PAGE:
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Hearing Voices: Auditory Hallucinations and their effects
The Psychological and Psychiatric mainstream view is that ”Hearing Voices”, or auditory hallucinations, are associated with various psychotic disorders. If pressed they would cite cases like Peter Suttcliffe, The Yorkshire Ripper who killed several prosititutes on the orders of voices in his head and numnerous clinical studies. They do not have any desire to inflame controversy by citing Joan of Arc or the prophets of the Old Testament who heard the ”Voice of God”, including Moses who came back to earth with 10 commandments as pychotic (The rumour is God only gave him one, but when he heard they were free Moses asked for 10), and the reports that President George Bush the younger talked to God and heard answers seem to have been buried. It would appear that if you hear voices you are classed as insane but if you hear God talking to you you can pass the collection plate and get it filled.
Auditory Hallucinations are neither Rare nor dangerous
A recent article by Agnes A Bartels-Veltuis of the University Medical Centre in Groningen published in the The British Journal of Psychiatry (2010) 196: A2. doi: 10.1192/bjp.196.1.A2 revealed that up to 16% of mentally healthy children and teenagers hear disembodied voices from time to time. Of the 3870 7 to 8 year old primary school children questioned, heard voices no one else could hear. That is about 387. Of these some 19% (roughly 19) said they found them disruptive and about 15% said they were distressing. The researchers stressed that the great majority of the youngsters who have these experiences never become mentally ill.
The results and conclusion of the paper are( I quote it verbatim to avoid getting it wrong)
"The 1-year prevalence of auditory vocal hallucinations was 9%,with substantial suffering and problem behaviour reported in15% of those affected. Prevalence was higher in rural areas but auditory vocal hallucinations were more severe and had greater functional impact in the urban environment. There was little evidence for associations with developmental variables."
Auditory vocal hallucinations in 7- and 8-year-olds are prevalent but mostly of limited functional impact. Nevertheless, there may be continuity with more severe psychotic outcomes given the serious suffering in a subgroup of children and there is evidence for a poorer prognosis in an urban environment.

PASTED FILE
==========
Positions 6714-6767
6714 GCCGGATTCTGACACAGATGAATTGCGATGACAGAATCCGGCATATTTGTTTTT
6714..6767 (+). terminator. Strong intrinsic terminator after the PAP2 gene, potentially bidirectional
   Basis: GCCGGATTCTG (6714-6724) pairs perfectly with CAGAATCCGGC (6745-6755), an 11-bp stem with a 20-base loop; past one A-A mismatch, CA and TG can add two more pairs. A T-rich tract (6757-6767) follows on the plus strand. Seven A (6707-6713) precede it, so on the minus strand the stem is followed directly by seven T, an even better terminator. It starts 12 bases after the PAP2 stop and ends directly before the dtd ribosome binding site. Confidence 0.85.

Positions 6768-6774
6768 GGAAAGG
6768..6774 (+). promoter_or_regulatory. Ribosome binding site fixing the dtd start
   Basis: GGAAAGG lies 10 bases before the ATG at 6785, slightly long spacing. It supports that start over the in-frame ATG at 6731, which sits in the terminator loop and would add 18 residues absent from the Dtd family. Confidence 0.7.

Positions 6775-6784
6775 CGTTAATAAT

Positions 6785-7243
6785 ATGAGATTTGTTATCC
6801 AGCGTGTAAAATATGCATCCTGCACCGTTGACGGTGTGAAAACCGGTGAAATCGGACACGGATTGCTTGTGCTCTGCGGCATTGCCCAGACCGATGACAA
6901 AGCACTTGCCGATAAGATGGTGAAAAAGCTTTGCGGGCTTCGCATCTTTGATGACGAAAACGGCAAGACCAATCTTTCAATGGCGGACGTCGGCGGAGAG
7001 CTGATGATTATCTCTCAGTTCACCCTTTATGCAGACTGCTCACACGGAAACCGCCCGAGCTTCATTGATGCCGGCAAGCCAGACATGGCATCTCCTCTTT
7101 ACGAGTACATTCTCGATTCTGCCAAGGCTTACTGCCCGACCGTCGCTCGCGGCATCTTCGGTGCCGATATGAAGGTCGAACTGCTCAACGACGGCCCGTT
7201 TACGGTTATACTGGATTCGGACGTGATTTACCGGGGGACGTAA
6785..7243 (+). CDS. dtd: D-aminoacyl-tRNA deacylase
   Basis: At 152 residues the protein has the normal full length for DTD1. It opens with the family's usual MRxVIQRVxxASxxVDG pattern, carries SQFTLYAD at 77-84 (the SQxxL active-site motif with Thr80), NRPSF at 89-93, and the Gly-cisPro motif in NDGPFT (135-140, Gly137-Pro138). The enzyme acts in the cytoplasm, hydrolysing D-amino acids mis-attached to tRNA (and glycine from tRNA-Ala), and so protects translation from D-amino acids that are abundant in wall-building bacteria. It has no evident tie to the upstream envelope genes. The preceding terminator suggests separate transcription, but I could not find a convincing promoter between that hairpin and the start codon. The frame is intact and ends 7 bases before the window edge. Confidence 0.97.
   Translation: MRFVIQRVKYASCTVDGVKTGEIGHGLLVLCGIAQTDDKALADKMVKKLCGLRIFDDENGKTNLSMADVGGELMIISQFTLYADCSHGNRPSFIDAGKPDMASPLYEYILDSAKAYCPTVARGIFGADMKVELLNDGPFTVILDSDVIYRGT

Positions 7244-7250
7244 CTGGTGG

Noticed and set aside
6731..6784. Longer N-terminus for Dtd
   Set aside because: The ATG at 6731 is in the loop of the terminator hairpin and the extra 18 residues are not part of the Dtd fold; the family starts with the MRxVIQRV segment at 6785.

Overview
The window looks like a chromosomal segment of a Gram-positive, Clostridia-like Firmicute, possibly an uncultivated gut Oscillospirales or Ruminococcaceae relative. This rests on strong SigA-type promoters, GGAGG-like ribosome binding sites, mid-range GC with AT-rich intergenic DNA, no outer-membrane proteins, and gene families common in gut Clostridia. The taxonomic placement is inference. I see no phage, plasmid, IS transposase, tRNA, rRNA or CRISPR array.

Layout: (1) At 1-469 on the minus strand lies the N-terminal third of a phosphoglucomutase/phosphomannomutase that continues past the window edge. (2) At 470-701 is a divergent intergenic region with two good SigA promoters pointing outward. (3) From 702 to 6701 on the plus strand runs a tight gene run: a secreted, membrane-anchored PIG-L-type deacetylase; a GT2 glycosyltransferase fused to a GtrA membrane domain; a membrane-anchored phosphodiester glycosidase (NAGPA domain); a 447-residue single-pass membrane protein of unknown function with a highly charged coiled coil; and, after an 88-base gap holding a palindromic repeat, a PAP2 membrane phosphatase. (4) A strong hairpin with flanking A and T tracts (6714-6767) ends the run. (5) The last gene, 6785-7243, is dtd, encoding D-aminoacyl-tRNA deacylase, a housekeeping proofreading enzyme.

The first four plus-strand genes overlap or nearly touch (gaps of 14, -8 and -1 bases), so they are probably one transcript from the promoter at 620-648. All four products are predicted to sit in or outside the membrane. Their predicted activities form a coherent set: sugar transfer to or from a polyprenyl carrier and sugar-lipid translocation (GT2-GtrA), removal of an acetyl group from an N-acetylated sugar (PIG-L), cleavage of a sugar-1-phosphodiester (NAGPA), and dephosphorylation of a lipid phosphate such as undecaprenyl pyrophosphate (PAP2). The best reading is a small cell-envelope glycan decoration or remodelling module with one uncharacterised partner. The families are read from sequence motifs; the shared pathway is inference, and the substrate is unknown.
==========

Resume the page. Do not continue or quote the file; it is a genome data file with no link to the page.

It would be interesting to know whether the children affected where high in the Openness dimension of the 5 factor personality model.
Suicide clusters and disembodied voices
In ”Connected” by Christakis and Fowler the authors discuss teeange suicide clusters, bursts of teenage suicides in particular communities, which they put down to social contagion and in many cases this explanation is enough, for example a New York Times article describing a suicide resulted in an increase in the national suicide rate. And they cite the banning of Goethe's book ”The Sorrows of Young Werther” in which the main character commits suicide, after copycat suicides by young men. They also note that careful wording of reports of suicides can reduce the likelhood of copycat suicides.
However in one case from a small town in Manitoba Canada there were six suicides and 19 attempted suicides in four months. A doctor flown in to assist the community described several cases where teenagers heard voices of the victims beckoning them.
- The Five Factor Personality Model: Openness mysticism and more
Salvadore Dali, a perfect example of a creative high Openness scorer said The difference between Dali and a madman is that Dali is not mad. High openness scorers can be sculptors or psychotics, madmen...
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